- The Best of Friends by Joanna Trollope
Bloomsbury, 261 pp, £15.99, March 1995, ISBN 0 7475 2000 3
Critics don’t think much of Joanna Trollope’s novels. They call them inconsequential, petty and suburban. But that’s beside the point, because as far as money and fame are concerned she’s a phenomenal success. The critical reaction isn’t surprising: very popular writers are often dismissed in this way. Trollope, though, has some claim to be taken more seriously.
It’s because this is evident and yet thought to be inappropriate that the odd sense of unease which surrounds all discussion of her work has built up. Trollope isn’t felt to be of as much significance as she thinks she is. She deals with large, topical, recognisable issues, but she doesn’t do so in a very political way – or at least, not in a way which can easily be categorised. A mild version of feminism shapes her writing. It incites identification and is gently provocative, but ultimately it’s more comforting than subversive. She evades radical conclusions. Her interest is in the position of a certain type of woman: one who chooses to abandon an income and a career in order to get married and have children, and who later regrets it. ‘Nobody ever gives disappointment the credit of being a prime force behind wayward behaviour,’ one woman thinks in an early novel. ‘But it is. Disappointment is what’s the matter with most of us.’
Trollope’s characters are caught between the urge to undo recent history and reclaim their independence, and the wish to honour their responsibilities and remain safely within the societies that have cosseted them. But it isn’t quite as simple as that, because they are capable of resolving difficult situations in ways that would usually be considered unthinkable: they abandon their children, or they leave their husbands for vague, unspecified reasons, without seeming to care about the effect of it all. There are times when taboo subjects like these are broached openly; when the women decide to put themselves first, because escape seems the only real option. Trollope isn’t afraid to pursue this. And she doesn’t rush to make judgments.
In fact, it is ironic that the middle-class settings and ostensibly trivial concerns which dominate Trollope’s writing and which seem to establish its tone are more often attacked than applauded in the novels. Though they are set in provincial communities among old-fashioned institutions, the stifling social hierarchies and the prejudices they create are seen to be more harmful than quaint. These are the conditions which oppress her characters, and which goad them to reaction.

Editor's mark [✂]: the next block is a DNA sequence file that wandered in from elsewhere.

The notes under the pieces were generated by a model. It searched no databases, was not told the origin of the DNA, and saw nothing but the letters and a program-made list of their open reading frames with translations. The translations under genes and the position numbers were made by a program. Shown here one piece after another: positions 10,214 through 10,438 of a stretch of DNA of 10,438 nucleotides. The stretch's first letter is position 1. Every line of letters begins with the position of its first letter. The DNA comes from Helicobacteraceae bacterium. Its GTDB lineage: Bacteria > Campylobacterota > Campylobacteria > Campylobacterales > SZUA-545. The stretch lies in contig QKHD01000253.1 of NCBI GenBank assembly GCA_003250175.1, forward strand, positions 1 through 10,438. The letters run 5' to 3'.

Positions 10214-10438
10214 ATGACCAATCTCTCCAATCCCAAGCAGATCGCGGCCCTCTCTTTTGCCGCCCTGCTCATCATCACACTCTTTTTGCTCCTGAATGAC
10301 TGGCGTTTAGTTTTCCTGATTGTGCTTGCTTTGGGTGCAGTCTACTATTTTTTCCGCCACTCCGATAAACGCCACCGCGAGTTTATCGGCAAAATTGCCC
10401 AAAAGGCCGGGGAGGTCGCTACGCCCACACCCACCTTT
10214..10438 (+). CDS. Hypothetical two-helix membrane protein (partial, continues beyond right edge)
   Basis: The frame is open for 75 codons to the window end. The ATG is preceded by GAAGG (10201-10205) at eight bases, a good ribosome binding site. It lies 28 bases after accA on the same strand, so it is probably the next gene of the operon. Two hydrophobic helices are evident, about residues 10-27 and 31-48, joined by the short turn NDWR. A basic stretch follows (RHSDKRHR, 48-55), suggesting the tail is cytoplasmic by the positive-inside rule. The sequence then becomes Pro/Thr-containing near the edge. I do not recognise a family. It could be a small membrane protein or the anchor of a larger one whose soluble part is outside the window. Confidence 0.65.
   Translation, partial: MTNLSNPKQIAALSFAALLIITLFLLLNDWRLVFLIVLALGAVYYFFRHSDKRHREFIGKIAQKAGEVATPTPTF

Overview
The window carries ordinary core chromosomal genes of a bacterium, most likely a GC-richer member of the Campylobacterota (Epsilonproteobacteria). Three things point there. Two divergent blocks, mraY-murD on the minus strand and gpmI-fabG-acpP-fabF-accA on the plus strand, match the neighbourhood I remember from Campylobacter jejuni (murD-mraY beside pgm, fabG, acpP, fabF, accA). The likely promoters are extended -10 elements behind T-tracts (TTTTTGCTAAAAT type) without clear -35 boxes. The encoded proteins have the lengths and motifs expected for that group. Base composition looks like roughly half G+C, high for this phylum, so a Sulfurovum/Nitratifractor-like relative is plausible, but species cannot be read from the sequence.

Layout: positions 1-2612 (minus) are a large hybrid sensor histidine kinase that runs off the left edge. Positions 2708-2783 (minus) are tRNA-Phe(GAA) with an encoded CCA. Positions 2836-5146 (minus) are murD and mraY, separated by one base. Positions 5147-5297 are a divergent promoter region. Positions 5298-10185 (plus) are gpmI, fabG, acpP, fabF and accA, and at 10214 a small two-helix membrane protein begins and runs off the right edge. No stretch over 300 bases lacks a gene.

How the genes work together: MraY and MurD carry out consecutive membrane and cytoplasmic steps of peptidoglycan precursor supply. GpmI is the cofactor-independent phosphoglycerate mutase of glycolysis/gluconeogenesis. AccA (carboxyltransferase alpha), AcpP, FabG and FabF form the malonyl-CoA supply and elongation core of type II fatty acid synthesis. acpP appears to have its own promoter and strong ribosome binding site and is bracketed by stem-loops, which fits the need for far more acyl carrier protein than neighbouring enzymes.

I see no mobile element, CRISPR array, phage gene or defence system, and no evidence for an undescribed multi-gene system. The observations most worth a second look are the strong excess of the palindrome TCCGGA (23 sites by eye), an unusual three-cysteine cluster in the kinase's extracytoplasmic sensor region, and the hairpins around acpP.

That isn’t to say that the novels aren’t rooted in a distinct social class. Trollope’s men are professors and vicars, artists, antiquaries and TV producers; her women have usually left their jobs, but are educated and can always find work in an emergency. These people live in elegant, scrupulously decorated houses. They are parents who stay up at night, over bottles of wine, to discuss their children’s development. The children are articulate, bright, well-meaning and emotionally stable (though some, inevitably, are especially gifted or artistic, and have temperaments to match). Members of different social classes cross their paths, but only in passing – farmers’ daughters employed as nannies; villagers whose poverty is viewed either with pity or distaste; very rich, slightly disdainful Londoners.
Nothing is analysed in these terms. Fluctuations of personal wealth may result in sacrifice; beautiful houses or school fees can be jeopardised. But the characters’ assumptions, their vocabulary and ways of speaking don’t change. Their society is a backdrop for the exploration of relationships, but it is also a trap, an illusion of stability which crumbles under close inspection.
In Trollope’s early novels the pattern is lucid. Frustration, material need or anger prompt the heroine to challenge constraints she hadn’t noticed before. New or illicit sex can seem a way of regaining control but it’s also problematic, fraught with danger. The heroine enters a period of crisis which she resolves either by sacrificing the safety of the world she knows – this often involves leaving a child – or by accepting the limitations of her situation, and returning to it with a different outlook.